I briefly met Benjamin at the Ryerson Showcase : Anne of Green Gables Centenary that Island Spirit PEI sponsored. He was friendly and really knows his Anne films.  I hope to read his book someday.

A kindred spirit,

Jason

Eternally Anne

IMAGINING ANNE

The Island Scrapbooks

of L. M. Montgomery

By Elizabeth Rollins Epperly

Penguin Canada, 170 pages, $39
BEFORE GREEN GABLES

By Budge Wilson

Penguin Canada, 447 pages, $25.

LOOKING FOR ANNE

How Lucy Maud Montgomery Dreamed Up a Literary Classic

By Irene Gammel

Key Porter, 312 pages, $32.95

‘Anne of Green Gables is worth a thousand of the problem stories with which the bookshelves are crowded today, and we venture the opinion that this simple story of rural life in Canada will be read and reread when many of the more pretentious stories are all forgotten. There is not a dull page in the whole volume …”

So proclaimed The Toronto Globe in 1908. A century later, this prediction continues to prove true: Despite the immeasurable changes that have swept over the world in the past 100 years, the life and work of Lucy Maud Montgomery continue to appeal to readers of all ages, genders and backgrounds. Although literary fads have likewise changed since Anne of Green Gables first appeared on the scene, today’s readers of Montgomery’s debut novel still agree with Mark Twain’s public endorsement, in which he declared, “In Anne of Green Gables, you will find the dearest and most moving and delightful child since the immortal Alice.”

Montgomery’s appealing story of a redheaded orphan from away who transforms the lives of the inhabitants of a P.E.I. settlement is available to readers not only in its original form, but also through adaptations and spin-offs such as films, television series, musicals, abridgments, tourist sites and commodities. On my dresser at home, I proudly display all my Anne kitsch, which includes shot glass, ashtray, thimble, commemorative spoon, keychain, matching pencils with Anne and Diana heads, toenail clippers and potato chips (“sliced extra thin and crunchy for a more distinctive potato taste”).

It may seem perplexing to the uninitiated that these bizarre items can be at all related to a classic literary text that I keep rereading, but together they make for a unique form of Canadian culture. Montgomery wrote numerous sequels to Anne (the exact number depends on how devoted a reader you are), but none of these comes close to matching the appeal of this first book. In a way, these derivative texts and things become ways to keep the story going, to delay its inevitable end.

Coinciding with the novel’s centennial anniversary are three books that likewise serve to extend the original story. While at least four reissues of Montgomery’s novel will appear this year in Canada alone (all of Montgomery’s work published in her lifetime has been in the public domain since 1993), each of these books finds a distinctive way to solve the puzzle of how Montgomery’s appealing character came into being.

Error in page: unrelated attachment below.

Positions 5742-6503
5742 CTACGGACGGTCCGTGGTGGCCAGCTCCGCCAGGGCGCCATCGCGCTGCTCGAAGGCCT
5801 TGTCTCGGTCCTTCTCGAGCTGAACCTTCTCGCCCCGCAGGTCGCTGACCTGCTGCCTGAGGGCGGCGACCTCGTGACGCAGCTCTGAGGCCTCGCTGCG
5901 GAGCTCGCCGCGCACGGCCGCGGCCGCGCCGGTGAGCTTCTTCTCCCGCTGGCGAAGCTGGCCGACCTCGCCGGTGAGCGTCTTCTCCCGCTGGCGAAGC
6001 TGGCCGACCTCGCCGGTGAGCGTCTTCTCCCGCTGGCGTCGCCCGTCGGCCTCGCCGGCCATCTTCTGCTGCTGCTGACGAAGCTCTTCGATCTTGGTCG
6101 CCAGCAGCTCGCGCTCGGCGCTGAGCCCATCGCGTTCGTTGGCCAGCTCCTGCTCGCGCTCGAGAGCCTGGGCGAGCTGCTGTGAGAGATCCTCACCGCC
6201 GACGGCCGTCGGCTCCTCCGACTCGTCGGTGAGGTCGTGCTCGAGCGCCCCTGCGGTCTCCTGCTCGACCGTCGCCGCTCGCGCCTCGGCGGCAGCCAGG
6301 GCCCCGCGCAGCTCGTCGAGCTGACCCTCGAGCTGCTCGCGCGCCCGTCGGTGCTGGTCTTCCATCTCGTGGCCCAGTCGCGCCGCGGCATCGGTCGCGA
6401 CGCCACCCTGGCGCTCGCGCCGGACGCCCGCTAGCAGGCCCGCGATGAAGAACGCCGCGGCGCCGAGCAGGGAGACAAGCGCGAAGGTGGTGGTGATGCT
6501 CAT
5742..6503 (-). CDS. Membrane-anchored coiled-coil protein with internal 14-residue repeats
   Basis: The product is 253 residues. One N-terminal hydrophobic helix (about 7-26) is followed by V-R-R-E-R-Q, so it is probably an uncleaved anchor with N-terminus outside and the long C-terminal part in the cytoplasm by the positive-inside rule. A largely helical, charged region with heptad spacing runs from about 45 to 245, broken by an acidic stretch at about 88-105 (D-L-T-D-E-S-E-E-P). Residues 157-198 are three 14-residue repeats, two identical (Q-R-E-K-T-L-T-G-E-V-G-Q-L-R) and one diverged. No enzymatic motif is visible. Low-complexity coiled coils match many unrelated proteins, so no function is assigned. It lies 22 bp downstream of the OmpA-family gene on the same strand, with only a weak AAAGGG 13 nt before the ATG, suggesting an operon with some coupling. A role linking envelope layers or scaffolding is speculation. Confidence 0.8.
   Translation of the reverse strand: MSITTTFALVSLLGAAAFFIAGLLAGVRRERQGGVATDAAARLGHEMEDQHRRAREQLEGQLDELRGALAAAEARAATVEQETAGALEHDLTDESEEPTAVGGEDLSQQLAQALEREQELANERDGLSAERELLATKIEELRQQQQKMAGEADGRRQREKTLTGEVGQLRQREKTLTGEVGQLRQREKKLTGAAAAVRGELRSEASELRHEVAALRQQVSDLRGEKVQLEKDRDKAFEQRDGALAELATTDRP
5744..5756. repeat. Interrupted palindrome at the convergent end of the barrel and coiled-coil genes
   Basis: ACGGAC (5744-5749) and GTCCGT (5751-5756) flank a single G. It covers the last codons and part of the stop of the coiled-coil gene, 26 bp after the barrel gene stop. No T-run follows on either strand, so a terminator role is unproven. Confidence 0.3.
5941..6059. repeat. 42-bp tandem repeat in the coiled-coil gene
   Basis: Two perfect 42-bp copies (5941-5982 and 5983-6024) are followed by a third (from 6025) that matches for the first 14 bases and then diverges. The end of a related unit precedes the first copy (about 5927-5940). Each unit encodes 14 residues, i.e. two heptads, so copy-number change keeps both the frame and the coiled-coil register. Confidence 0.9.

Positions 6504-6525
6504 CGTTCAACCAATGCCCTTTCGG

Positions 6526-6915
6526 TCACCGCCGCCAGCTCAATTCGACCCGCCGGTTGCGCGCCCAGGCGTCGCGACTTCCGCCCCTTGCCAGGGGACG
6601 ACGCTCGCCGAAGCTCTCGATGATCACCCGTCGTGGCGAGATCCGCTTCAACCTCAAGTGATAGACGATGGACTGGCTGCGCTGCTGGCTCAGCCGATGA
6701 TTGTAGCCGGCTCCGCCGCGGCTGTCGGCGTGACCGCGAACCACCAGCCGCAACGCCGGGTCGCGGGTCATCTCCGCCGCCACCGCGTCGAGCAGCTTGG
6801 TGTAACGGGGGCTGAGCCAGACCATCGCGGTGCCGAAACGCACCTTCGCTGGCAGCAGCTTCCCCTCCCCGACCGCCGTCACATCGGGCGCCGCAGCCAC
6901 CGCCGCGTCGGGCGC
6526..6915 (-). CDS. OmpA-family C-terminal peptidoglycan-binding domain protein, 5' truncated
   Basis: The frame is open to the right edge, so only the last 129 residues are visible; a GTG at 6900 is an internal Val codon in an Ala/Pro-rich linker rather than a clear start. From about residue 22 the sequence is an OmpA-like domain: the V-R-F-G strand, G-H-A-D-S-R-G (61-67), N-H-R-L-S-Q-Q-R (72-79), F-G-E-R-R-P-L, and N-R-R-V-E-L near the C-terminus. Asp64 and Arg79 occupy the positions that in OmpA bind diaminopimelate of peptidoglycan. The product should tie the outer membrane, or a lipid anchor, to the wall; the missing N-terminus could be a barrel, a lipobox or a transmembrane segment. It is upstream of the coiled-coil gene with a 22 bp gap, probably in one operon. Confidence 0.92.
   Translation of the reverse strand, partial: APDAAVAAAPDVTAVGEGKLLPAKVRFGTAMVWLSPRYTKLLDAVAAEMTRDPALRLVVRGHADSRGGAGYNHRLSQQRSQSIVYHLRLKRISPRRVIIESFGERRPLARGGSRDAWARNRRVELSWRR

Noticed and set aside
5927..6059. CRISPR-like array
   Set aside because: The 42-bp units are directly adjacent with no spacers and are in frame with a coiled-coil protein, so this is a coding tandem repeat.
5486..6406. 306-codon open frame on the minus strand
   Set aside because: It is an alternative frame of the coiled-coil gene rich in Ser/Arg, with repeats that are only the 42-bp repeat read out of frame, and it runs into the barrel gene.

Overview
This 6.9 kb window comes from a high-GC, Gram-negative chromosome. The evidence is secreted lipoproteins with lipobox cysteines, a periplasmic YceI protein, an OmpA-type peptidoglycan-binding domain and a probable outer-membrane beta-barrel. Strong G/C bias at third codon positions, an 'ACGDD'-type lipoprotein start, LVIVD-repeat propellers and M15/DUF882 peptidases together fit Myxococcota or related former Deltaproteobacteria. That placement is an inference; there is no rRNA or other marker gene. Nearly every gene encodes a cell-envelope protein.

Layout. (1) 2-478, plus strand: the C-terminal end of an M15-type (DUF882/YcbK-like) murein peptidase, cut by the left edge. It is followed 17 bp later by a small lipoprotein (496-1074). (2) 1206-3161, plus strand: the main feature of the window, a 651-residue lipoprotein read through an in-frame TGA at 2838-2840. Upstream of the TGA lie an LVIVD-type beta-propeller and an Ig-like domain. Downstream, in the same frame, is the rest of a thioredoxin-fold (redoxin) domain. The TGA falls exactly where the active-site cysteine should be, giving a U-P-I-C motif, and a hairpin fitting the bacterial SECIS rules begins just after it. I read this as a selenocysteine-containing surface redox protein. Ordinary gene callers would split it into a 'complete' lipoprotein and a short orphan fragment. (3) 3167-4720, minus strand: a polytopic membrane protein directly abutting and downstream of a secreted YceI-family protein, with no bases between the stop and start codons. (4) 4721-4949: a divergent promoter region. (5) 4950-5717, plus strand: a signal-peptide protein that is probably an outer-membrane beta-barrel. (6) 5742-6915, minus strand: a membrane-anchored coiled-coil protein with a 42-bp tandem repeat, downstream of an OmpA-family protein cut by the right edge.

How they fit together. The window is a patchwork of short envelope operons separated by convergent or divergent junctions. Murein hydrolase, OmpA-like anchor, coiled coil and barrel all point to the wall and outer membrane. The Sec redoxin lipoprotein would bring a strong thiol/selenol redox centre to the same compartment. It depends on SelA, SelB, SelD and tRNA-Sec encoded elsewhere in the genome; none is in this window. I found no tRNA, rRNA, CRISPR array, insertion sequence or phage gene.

Imagining Anne, prepared by internationally renowned Montgomery scholar Elizabeth Rollins Epperly, reproduces more than 100 pages from two of Montgomery’s personal scrapbooks from 1893 to 1910. Supplemented by Epperly’s introduction and careful annotations, these

neglected scrapbooks are crucial to our understanding of the ways in which Montgomery pieced together her bestselling fiction.

The pieces that form the individual pages – newspaper and magazine clippings, calling cards, invitations, photographs and programs – are all of interest by themselves, but what proves especially fascinating is how these items work together in their selection and arrangement. As Epperly shows, each page of Montgomery’s scrapbooks implies a story, about womanhood, about relationships, about writing. And while Montgomery viewed her journals as a container for emotions she trained herself to suppress in public, these scrapbook pages keep sorrows and disappointments hidden beneath the surface.

Perhaps the most controversial of the three books here is Before Green Gables, a prequel that was fully authorized by Montgomery’s heirs. Written by Budge Wilson, the author of more than 30 novels for children (including the Governor-General’s Award-nominated Friendships and four titles in the Our Canadian Girl series), this prequel attempts to account for Anne’s early life by expanding upon the few “bald facts” that the 11-year-old offers Marilla Cuthbert on her arrival at Green Gables. Wilson does not attempt to mimic Montgomery’s writing style – the novel contains no wordplay or parody, no literary allusions to the canonical British and American texts that would have been known to readers of Montgomery’s background – but what she offers instead is a story that humanizes characters who appear on the fringes of Montgomery’s text. We see Walter and Bertha Shirley exhibiting many of the qualities that Anne would inherit – love, harmony and the ability to transform the lives of those around them.